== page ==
Food for Thought – A Few Basic Rules for Successful Grilling

I’m a griller. I’m not an expert griller, I’m not a fancy griller, but I’m nothing if not prolific. I grill all yearâÂ?¦snow, pouring rain, freezing temps, heat, bugsâÂ?¦nothing keeps me away from the grill. In the summer, I often grill more than once a day – in my opinion, one of the great advantages of working from home is the ability to make a grilled lunch. The other night, I baked some chicken for dinner for my girlfriend and myselfâÂ?¦and it just feltâÂ?¦wrong somehow. It was also the first time I’d used my oven in several months.

Not being a fancy or condescending griller, I won’t go on some rant about which type of grilling is right or wrong. If you like to use charcoal, use charcoal. If you like a gas grill, use a gas grill. I read somewhere that only a very small amount of the population can even tell the difference in the flavor of the final product. Like most things people try to make a holy war out of, it’s really not a big deal.

Personally, I use a Weber Genesis Silver gas grill with all stainless steal burners and grates, and it’s probably one of the top five purchases of my entire life. I like a gas grill because I grill so often, it’s nice to have something that’s “always on”. I can fire up the grill to make one burger or a couple dogs for lunch, in no time at all. If you use charcoal, thoughâÂ?¦one requestâÂ?¦DO NOT use lighter fluid! If you’re going through the extra effort of using charcoal for the flavor, make sure the flavor you’re adding is that from the charcoal, not the taste of gasoline from the lighter fluid.

Anyway, without further delay, let’s talk about a few important things to think about before you light your grill and put flame to food!

A Few Basic Rules

I want to throw out a couple real basic rules you should know when you start grilling.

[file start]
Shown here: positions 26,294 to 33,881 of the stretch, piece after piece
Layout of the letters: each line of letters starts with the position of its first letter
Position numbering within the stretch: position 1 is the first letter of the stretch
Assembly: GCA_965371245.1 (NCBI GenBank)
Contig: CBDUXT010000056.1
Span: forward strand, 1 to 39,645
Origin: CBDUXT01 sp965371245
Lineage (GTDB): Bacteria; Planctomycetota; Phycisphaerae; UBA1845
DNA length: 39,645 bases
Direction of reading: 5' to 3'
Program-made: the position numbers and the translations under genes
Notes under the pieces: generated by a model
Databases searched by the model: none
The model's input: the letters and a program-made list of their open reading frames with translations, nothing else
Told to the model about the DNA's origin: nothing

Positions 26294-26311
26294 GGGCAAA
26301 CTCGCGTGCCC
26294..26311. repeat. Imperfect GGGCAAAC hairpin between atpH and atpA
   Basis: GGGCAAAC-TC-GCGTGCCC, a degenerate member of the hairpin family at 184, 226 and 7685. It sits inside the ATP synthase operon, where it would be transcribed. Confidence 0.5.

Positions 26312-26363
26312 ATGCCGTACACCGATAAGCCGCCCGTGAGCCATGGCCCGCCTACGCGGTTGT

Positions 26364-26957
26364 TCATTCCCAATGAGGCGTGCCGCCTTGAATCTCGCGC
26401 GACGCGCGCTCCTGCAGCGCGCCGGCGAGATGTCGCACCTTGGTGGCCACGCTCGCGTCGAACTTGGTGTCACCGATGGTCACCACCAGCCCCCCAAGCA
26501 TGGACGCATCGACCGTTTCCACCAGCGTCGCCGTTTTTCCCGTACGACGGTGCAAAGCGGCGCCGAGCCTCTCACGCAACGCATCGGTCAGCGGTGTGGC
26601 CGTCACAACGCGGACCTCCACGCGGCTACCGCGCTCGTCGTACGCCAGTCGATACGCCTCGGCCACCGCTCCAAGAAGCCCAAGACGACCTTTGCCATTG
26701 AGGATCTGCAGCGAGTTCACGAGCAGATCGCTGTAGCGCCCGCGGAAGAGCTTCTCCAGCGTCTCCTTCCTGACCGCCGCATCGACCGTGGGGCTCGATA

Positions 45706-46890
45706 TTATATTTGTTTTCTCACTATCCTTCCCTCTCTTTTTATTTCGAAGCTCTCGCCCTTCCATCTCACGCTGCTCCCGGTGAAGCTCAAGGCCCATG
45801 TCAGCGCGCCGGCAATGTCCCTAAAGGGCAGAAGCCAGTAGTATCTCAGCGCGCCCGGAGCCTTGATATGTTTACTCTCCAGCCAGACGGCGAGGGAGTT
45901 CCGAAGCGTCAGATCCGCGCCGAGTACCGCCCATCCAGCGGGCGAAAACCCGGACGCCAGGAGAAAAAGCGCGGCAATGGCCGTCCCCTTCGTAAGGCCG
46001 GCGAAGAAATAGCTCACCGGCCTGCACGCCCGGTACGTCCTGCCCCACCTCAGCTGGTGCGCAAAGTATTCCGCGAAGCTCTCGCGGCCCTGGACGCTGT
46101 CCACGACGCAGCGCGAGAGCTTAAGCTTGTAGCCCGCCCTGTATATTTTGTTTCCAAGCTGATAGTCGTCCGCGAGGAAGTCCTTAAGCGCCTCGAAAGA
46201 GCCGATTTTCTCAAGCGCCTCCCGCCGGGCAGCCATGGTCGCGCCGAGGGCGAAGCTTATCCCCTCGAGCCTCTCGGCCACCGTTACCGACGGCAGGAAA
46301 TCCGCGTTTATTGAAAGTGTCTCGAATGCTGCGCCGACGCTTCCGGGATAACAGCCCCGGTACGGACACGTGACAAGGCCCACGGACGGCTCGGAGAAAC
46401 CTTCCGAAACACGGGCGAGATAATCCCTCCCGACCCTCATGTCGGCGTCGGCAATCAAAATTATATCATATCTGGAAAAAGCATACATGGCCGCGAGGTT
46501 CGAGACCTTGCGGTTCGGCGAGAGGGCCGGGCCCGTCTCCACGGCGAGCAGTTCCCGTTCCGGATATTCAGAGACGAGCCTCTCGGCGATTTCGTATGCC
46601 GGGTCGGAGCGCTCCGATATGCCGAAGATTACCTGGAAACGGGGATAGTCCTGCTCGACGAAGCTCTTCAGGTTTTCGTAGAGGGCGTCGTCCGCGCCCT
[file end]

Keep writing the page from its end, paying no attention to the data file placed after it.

Keep it Clean: You grill food not just to cook it, but to add flavor. Now, you want the delicious taste that fire can bring to food, or do you want the flavor of the burnt, nasty remains of whatever you cooked last to be infused into your meal? Keep your grill surface clean, and cooking will be easier, food will taste better, and you’ll be a happier griller. I usually turn the grill on high when I start it, and leave the cover on for 5-10 minutes or until the grill has sat between 500 and 600 degrees for a bit. This dries out whatever crud is on the grill. Then take a stiff wire brush and scrub the grill surface before you start cooking. It only takes a few minutes, and it’s well worth the time and effort.

Grab, Don’t Stab: Grilling with a fork is like eating soup with a fork – you can do it, but it’s a bad idea. Use tongs or a spatula to flip food on the grill. Every time you stab into a piece of food, especially meat, with a fork, you’re making holes for juices to escape. So, use tongsâÂ?¦and grab, don’t stab.

Flip as seldom as possible: One thing rookie grillers make is that they’re TOO attentiveâÂ?¦constantly flipping and poking at the food they’re cooking. That cool sizzling sound you hear when you flip the food you’re cooking? That’s juices and flavor escaping. And never press your food down on the grill (people often do this with burgers), that forces more juice and flavor out. One of the beauties of grilling is that you can cook food while locking in a lot of moisture and flavor, don’t counteract that by being too aggressive. If you need to keep your hands busy while standing at the grill, grab an icy cold beverage or some chips. Or learn to juggleâÂ?¦whateverâÂ?¦just don’t stab and flip your food!

Hot and Cold Spots: Like an old house in winter or anything cooked in the microwave (yuck!), all gas grills have hot and cold spots. That’s just the way it is, whether it’s a $500 Weber or a $59 bargain buy. Learn them on your grill, and use them to your advantage when cooking foods that cook at different speeds or temperatures, or to cook foods to different levels of doneness. This is part of grilling that’s more an art than a science, but it’s also not hard. Experiment and you’ll get the hang of it.

Once you’re aware of the few basics above, you’re ready to start grilling! Good luck and happy grilling!

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